With the most recent ratifications of the MLI by Greece and Hungary, the total amount of jurisdictions having ratified the MLI now amounts to 65. Whereas to date (30 March 2021) 95 jurisdictions have signed the MLI, only 30 of those signatories opted for Part VI regarding arbitration.
Before the MLI arbitration provisions may take effect, the competent authorities of the jurisdictions involved have to mutually settle the way the provisions on arbitration will be applied. After all, a number of options and reservations are available under the MLI arbitration provisions and the competent authorities must agree on a number of things before cases can effectively be dealt with under the new rules. Things to be settled include for example the minimum information requirements for cases to be considered by the competent authorities. In principle, the MLI arbitration provisions will have effect with respect to cases presented to the competent authority of a Contracting State after the MLI has entered into force for each of the Contracting States. However, they could also agree that pending cases are dealt with according to the new MLI arbitration procedure.
The OECD has now published the ‘Arbitration Profiles’ of the 30 signatories that have so far opted into Part VI of the MLI. These provide the public with interesting additional information, in particular when they are faced with a tax issue that may be eligible for arbitration. Such as information regarding a state’s chosen default type of arbitration (‘independent opinion’ or ‘baseball’ approach), with which other jurisdictions it has concluded such competent authority agreements, when Part VI of the MLI has taken effect vis à vis those jurisdictions, and possible reservations the state has made regarding the MLI arbitration provisions.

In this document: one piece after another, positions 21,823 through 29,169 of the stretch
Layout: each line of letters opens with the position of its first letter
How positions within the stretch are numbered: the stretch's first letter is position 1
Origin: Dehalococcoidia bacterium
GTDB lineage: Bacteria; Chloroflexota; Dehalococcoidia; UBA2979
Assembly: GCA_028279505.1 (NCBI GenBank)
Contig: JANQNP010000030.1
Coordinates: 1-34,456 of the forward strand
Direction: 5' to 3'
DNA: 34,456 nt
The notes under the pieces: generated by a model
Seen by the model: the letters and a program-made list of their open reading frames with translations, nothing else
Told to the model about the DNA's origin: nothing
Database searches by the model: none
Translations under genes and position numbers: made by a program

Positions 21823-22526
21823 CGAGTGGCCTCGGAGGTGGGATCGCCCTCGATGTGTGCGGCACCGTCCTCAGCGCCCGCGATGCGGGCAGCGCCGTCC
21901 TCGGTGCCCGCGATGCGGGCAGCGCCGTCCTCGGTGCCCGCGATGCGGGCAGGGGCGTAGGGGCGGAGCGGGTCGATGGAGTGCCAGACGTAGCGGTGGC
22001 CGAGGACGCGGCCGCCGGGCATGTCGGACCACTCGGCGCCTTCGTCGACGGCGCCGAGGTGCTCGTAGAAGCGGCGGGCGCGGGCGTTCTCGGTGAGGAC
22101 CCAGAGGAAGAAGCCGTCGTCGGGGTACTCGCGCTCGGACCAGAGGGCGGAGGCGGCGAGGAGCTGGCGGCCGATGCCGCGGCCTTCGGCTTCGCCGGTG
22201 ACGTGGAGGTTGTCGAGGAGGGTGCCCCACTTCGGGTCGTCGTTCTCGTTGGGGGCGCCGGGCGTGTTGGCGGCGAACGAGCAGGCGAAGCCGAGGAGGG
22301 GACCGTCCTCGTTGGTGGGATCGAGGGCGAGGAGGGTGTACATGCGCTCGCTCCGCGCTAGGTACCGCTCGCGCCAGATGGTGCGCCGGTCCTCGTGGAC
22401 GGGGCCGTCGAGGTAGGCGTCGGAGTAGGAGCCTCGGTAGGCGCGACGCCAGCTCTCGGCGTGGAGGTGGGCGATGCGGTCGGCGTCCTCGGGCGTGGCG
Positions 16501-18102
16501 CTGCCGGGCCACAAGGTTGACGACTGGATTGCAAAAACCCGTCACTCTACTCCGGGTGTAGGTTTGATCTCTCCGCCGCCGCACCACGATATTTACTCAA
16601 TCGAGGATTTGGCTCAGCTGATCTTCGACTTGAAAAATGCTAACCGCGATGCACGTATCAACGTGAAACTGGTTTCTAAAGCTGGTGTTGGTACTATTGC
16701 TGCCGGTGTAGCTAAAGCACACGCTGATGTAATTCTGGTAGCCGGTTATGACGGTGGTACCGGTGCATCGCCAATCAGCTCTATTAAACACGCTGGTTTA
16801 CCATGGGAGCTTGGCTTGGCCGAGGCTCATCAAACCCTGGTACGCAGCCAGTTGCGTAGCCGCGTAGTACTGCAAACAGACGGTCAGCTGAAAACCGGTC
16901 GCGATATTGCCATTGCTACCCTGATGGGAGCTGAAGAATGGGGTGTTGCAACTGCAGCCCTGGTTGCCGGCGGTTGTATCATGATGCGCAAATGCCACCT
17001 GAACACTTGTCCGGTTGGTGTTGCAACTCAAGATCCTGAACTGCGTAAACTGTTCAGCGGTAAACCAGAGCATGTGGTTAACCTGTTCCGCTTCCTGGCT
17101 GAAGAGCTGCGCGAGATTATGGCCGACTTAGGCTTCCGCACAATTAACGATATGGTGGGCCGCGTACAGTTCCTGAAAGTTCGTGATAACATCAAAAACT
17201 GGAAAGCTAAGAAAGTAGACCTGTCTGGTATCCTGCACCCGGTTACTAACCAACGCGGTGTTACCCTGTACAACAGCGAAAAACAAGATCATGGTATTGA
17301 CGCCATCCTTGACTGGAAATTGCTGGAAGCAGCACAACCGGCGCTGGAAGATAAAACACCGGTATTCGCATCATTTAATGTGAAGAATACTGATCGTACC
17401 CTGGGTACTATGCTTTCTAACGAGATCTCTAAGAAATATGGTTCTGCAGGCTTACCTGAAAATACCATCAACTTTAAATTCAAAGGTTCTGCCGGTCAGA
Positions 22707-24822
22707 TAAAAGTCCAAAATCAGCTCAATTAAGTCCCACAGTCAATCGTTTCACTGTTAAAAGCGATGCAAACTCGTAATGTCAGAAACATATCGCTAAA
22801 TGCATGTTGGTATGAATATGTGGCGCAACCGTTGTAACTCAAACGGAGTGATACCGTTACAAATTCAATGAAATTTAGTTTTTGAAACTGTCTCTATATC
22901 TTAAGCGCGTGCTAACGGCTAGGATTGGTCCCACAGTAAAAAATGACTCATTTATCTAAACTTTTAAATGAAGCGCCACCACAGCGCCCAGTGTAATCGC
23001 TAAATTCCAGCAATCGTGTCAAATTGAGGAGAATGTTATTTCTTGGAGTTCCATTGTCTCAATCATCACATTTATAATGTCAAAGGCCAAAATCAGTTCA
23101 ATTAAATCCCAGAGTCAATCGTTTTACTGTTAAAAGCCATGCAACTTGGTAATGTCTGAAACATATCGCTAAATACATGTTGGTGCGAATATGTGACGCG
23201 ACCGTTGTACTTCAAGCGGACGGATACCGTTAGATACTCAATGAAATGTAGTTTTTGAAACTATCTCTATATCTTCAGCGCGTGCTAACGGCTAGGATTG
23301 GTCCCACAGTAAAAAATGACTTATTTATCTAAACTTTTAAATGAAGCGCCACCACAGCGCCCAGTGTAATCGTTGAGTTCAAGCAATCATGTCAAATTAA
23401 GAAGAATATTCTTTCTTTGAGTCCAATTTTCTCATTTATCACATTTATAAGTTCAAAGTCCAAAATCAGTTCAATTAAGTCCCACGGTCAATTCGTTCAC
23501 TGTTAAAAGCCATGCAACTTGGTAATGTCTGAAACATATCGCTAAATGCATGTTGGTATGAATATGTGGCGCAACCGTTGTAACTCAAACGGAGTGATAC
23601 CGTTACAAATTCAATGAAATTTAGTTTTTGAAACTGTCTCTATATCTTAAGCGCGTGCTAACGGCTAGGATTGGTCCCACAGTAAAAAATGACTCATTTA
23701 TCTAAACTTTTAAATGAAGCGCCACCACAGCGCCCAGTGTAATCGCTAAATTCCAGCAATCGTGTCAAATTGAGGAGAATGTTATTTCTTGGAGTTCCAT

These arbitration profiles show that so far only one such Memorandum of Understanding between competent authorities has been concluded and deposited with the OECD. The ‘early’ adapters are Belgium and Australia.
What is peculiar, is that the MLI also states that ‘such an agreement shall be concluded before the date on which unresolved issues in a case are first eligible to be submitted to arbitration’.
These memoranda of understanding being required under the MLI, it is striking to see that only two states of the 30 MLI signatories having opted for the arbitration procedure, have taken the initiative to do their homework. If these jurisdictions are serious about arbitration, they should conclude and deposit their competent authority agreements, so that taxpayers can be informed about the option to resolve issues of double taxation in a (MLI covered) tax treaty context.
Tiberghien’s international tax team will continue to monitor these developments. In case you have any further questions or want to discuss this, please do not hesitate to contact the author.
Rik Smet - Associate (email@example.com)